1. In How Much of These Hills is Gold, Pam Zhang crafts a reimagined American West, filled with magic and myth, at the height of the Gold Rush. The epigraph reads: “This land is not your land” but within Chapter One, Lucy recalls Ba’s words: “You remember you belong to this place as much as anybody.” (24). What do you think the novel is saying about birthrights? Are they inherited or claimed?
2. Much is made about the burial process—for loved ones; for things and animals; for past selves. Is there a right way to honor the dead as seen in the novel? What does Sam’s decision to take the two silver dollars from Ba’s burial tell us about their relationship?
3. Ba and Sam are prone to fanciful storytelling. Consider the many stories told within the novel, as well as the tellers. What are the differences between the stories that the characters tell one another and the stories they tell themselves? To what extent is myth involved in the creation of each character’s origin story?
4. Bodies, like the land, are often claimed. At the end of Part Two, Sam is “born” as Ma “dies.” Dissect the ways in which, Lucy, Sam, and Ma adhere to or subvert gender norms throughout the novel.
5. Compare and contrast the various teachers in the novel, their specific motivations, and their successes. Billy to Ba; Teacher Leigh to Lucy; Ba to Ma. etc.,—what kind of education does each receive? What are the power dynamics in evidence between teacher and student?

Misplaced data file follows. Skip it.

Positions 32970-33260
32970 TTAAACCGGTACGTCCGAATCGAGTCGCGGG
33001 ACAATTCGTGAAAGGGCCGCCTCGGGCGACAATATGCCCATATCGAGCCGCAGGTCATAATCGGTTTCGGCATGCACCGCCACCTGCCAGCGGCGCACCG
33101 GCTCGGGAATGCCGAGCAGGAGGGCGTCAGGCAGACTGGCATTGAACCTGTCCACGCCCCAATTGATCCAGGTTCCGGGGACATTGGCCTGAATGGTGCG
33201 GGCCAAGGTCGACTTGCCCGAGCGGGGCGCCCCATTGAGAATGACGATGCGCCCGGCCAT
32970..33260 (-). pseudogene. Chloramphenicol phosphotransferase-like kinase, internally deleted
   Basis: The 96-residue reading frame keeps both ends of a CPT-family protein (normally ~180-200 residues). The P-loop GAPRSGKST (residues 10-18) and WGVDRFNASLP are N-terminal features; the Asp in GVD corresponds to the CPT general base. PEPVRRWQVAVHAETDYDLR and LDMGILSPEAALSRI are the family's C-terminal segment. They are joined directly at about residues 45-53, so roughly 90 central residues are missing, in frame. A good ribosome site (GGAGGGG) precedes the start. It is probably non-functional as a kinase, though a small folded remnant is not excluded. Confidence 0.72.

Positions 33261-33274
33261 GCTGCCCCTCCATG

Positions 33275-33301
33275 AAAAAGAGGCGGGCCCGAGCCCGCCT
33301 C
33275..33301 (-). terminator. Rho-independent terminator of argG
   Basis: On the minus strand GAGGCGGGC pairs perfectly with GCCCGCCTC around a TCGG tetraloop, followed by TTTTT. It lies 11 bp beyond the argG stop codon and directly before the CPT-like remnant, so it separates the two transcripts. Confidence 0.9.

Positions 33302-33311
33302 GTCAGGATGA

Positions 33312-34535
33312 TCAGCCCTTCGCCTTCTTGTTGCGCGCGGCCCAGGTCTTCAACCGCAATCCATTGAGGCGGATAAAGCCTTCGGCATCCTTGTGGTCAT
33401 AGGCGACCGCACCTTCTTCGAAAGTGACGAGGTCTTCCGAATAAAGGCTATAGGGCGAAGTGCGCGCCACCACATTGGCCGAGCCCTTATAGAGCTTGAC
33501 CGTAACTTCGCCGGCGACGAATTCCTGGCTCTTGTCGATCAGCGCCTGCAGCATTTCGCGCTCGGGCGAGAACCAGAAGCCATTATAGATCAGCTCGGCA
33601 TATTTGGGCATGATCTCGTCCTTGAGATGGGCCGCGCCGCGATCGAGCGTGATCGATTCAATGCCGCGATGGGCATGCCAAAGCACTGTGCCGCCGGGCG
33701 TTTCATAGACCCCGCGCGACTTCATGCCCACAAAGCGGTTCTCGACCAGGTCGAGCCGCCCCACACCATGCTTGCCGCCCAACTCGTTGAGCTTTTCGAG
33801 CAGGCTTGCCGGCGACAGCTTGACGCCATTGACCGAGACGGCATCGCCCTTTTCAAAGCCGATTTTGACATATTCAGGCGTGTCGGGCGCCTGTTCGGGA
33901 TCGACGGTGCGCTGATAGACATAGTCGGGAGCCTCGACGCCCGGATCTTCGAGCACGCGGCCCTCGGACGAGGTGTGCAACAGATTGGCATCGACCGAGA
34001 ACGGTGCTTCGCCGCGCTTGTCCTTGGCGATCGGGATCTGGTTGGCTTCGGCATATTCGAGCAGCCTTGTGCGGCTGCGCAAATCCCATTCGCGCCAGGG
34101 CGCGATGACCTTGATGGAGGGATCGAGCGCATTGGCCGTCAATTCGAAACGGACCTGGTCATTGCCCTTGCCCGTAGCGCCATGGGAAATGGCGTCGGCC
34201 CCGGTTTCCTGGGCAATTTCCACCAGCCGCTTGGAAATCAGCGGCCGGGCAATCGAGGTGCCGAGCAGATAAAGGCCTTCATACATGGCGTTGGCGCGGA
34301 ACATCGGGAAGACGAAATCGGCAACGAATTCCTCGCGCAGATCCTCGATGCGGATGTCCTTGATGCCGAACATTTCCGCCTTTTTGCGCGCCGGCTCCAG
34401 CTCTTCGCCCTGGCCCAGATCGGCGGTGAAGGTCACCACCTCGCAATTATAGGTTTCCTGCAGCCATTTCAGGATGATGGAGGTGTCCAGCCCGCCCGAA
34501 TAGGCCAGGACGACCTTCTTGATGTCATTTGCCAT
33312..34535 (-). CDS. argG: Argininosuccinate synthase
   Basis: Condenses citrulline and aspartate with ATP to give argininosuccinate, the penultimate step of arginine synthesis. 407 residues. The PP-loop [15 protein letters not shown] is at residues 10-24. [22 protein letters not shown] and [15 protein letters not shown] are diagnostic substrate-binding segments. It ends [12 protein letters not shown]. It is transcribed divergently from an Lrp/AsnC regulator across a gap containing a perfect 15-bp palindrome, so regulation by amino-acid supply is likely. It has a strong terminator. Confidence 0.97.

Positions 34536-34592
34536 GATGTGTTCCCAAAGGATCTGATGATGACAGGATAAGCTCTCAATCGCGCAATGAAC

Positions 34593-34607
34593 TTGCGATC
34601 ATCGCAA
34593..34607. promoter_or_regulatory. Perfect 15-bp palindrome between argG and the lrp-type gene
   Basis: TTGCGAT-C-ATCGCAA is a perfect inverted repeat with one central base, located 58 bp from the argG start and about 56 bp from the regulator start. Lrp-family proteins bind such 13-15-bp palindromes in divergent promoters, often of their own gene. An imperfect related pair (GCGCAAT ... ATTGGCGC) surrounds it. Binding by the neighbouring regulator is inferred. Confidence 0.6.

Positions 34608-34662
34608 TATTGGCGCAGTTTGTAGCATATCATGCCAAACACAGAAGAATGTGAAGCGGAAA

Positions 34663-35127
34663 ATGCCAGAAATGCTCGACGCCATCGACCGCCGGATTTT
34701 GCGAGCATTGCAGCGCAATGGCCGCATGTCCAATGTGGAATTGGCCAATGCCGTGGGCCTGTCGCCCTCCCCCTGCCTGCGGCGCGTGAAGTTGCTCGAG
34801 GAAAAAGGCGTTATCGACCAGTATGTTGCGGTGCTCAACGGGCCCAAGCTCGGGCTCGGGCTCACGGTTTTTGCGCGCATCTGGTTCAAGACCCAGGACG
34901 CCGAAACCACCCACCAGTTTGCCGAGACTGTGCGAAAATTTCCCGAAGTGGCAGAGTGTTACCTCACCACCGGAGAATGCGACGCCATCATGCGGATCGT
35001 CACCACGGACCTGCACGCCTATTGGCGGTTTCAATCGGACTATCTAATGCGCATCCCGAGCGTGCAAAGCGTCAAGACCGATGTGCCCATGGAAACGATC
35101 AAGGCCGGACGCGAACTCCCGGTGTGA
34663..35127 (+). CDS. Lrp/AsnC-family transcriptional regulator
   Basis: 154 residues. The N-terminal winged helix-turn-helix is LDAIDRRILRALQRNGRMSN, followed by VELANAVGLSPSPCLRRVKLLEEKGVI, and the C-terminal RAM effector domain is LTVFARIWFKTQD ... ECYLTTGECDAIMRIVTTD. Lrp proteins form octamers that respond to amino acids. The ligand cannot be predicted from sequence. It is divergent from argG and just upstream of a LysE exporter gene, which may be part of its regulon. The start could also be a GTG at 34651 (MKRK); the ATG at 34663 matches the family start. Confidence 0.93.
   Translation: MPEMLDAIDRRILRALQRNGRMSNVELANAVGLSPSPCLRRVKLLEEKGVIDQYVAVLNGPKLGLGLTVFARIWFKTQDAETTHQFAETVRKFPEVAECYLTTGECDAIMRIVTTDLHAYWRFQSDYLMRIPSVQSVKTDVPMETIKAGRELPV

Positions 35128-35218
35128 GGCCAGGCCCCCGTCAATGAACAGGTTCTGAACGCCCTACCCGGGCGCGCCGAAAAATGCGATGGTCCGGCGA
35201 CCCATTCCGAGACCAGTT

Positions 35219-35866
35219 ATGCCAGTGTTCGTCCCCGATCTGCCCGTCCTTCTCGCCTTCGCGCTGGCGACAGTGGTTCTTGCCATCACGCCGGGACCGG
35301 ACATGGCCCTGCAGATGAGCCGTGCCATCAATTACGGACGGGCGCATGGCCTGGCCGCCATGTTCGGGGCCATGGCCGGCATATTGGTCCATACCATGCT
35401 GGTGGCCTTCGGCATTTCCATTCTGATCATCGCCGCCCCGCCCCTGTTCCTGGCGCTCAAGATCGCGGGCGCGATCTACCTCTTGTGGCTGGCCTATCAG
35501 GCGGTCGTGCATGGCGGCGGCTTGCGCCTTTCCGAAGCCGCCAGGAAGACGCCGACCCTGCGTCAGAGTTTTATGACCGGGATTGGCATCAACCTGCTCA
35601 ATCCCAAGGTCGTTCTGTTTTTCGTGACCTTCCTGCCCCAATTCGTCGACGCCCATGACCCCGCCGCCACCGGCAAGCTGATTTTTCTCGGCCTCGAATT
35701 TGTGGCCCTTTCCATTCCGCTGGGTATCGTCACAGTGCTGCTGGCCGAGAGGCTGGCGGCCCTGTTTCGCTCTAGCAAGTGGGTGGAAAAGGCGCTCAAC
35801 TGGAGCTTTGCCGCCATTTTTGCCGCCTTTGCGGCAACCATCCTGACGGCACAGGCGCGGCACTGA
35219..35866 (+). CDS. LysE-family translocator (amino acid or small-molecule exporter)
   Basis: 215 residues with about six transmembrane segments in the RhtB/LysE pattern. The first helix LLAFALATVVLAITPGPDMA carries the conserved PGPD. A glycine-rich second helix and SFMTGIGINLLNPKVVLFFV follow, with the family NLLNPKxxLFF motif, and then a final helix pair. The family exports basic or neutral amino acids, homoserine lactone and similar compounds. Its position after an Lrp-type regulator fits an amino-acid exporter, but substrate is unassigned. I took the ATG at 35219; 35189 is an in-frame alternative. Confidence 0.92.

6. Ba helps Sam become the boy he always wanted to be, meanwhile Lucy and Ma are thick as thieves. Discuss the differing family dynamics. Why does Ba choose to tell Sam Ma’s secret, but not Lucy? Why doesn’t Ma seek out Lucy after she’s disappeared if they’re so close? In what ways do Sam and Lucy exemplify characteristics of each of their parents?
7. In Part Three, Ba speaks through the voice of the wind and hopes that Lucy hears it in the night. How does the revelation of Ba’s true origin affect your reading of him throughout the book? Did learning his side of the story change your perspective about his behavior and motivations?
8. The novel places a large significance on gold and Ba’s belief that prospecting is a talent. The other mountain folk, however, think striking gold has all to do with chance. In what ways does the novel interrogate these ideas? What other factors are at play in one’s ability to strike gold?
9. The environment is as much a character as Lucy and Sam’s family and is often anthropomorphized. Analyze the relationship between the characters and the natural world, as well as animals, both real and imagined. Why do you think the author chose to name the chapters after recurring natural elements?
10. When we encounter Lucy and Sam in Part Four, Lucy has chosen to settle in the town of Sweetwater, and Sam chooses life on the trail. Consider the dichotomy and tension between civilization and wilderness in the novel. Are there elements of each in the other?
11. Throughout the novel, Lucy often asks “What makes a home a home?” Does she ever find a sufficient answer to that question? Consider Ma’s homeland across the sea, the family’s home in town, Lucy’s place in Sweetwater. Are there degrees to what can make a “home”?
12. What do you think Lucy asks the gold man for at the conclusion of the novel? Why do you think the author chose not to name it?